Part of EDA360 is providing new tools that offer a “dashboard” to help companies manage system development projects, and provide metrics that make sense in hardware and software engineering environments. The metric-driven verification capability available now points the way to what needs to be done.
Today, design and verification managers can create an executable verification plan that identifies key project metrics, executes simulation engines, and tracks coverage metrics. They can then review reports and charts that will help them manage a “plan to closure” verification process, and determine when verification is done. As a result, verification resources are used effectively and overall costs are reduced, helping close the profitability gap.
Ahuja said that typically, SoCs are considered to be “done” when the silicon is completed. In the EDA360 view, however, SoC Realization is not complete without software device drivers for each hardware subsystem.
“We believe these drivers should be developed with the SoC rather than tacked on later—and that leads to a completely new view of how silicon IPshould be provided.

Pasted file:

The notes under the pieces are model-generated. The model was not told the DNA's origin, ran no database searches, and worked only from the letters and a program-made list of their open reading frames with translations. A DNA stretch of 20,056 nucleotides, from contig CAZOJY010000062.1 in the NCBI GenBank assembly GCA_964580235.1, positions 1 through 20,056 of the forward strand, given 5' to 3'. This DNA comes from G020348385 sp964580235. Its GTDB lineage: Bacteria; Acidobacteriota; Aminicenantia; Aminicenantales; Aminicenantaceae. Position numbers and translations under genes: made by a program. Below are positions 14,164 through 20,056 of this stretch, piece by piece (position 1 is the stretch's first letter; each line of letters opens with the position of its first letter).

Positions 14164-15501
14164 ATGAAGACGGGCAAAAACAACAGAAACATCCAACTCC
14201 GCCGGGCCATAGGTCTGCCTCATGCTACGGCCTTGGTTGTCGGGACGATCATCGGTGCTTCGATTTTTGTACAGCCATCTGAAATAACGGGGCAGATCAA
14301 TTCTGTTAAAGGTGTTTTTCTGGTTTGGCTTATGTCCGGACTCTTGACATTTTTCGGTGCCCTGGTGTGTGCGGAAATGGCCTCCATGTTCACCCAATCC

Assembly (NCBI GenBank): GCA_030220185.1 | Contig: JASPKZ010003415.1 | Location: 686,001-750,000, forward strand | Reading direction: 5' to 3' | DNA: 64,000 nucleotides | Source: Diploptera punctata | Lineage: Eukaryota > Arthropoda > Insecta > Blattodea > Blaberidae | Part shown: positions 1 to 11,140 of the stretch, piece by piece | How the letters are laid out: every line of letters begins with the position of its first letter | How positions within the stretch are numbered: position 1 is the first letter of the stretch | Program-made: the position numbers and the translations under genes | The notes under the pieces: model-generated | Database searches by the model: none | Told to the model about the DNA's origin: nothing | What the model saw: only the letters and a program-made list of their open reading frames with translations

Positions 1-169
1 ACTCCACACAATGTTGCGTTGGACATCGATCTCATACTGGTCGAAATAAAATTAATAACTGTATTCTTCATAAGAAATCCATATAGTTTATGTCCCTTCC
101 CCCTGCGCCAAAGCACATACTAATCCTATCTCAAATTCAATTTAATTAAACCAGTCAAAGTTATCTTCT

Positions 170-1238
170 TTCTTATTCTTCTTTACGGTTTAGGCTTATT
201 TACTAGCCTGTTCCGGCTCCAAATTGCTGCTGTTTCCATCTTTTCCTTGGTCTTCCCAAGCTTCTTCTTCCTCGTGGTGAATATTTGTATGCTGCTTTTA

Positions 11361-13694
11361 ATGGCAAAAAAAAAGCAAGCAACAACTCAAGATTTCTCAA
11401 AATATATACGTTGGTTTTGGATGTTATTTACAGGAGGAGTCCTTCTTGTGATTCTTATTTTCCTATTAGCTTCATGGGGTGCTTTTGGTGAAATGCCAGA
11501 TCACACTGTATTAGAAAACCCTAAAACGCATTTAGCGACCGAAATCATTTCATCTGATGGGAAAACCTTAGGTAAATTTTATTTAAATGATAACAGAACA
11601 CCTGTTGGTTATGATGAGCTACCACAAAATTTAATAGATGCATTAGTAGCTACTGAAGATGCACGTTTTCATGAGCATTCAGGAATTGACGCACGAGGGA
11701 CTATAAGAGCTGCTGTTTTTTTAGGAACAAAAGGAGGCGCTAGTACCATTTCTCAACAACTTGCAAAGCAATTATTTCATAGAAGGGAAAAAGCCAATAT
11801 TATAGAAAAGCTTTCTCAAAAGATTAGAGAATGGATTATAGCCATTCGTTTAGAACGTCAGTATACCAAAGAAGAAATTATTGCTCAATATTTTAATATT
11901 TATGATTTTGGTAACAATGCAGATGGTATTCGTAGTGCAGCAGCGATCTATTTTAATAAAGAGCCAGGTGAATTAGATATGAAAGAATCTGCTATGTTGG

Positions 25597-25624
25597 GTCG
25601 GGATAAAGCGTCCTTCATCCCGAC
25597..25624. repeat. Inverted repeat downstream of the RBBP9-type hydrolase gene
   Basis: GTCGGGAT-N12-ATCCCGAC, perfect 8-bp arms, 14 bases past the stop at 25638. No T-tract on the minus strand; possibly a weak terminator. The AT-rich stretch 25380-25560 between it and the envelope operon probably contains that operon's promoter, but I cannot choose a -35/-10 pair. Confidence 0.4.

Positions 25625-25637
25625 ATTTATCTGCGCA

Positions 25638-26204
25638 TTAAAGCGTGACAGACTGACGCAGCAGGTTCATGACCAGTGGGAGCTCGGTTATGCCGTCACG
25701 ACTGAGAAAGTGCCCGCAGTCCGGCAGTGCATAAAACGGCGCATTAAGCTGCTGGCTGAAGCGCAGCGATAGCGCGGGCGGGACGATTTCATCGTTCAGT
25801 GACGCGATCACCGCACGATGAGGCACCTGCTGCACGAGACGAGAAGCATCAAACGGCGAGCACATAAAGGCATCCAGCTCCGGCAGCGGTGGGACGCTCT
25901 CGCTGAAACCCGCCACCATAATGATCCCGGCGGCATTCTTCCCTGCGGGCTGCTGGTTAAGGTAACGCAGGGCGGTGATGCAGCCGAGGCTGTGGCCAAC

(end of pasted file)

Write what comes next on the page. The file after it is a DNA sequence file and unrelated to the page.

“Instead of thinking of IP as isolated “blocks,” we propose an IP stack that includes “bare-metal software” as well as hardware IP. Bare-metal software refers to everything below the OS layer, and the most prominent feature of bare-metal software is device drivers.”
The IP stack depicted here also includes verification IP (VIP) that validates IP functionality and integration. The stack may include hard macros with fixed layouts along with synthesizable IPat the register-transfer level or the transaction-level modeling (TLM) level. It also includes design constraints.
What next step for EDA360?
The EDA360 is an approach that is entirely Cadence’s initiative.
“You will see over the period of time that EDA360 will be backed up by several announcements. Some of them have already been made – for example, the announcements around Palladium XP and the partnership with Wind River. Watch out for more announcements shortly,” Ahuja concluded.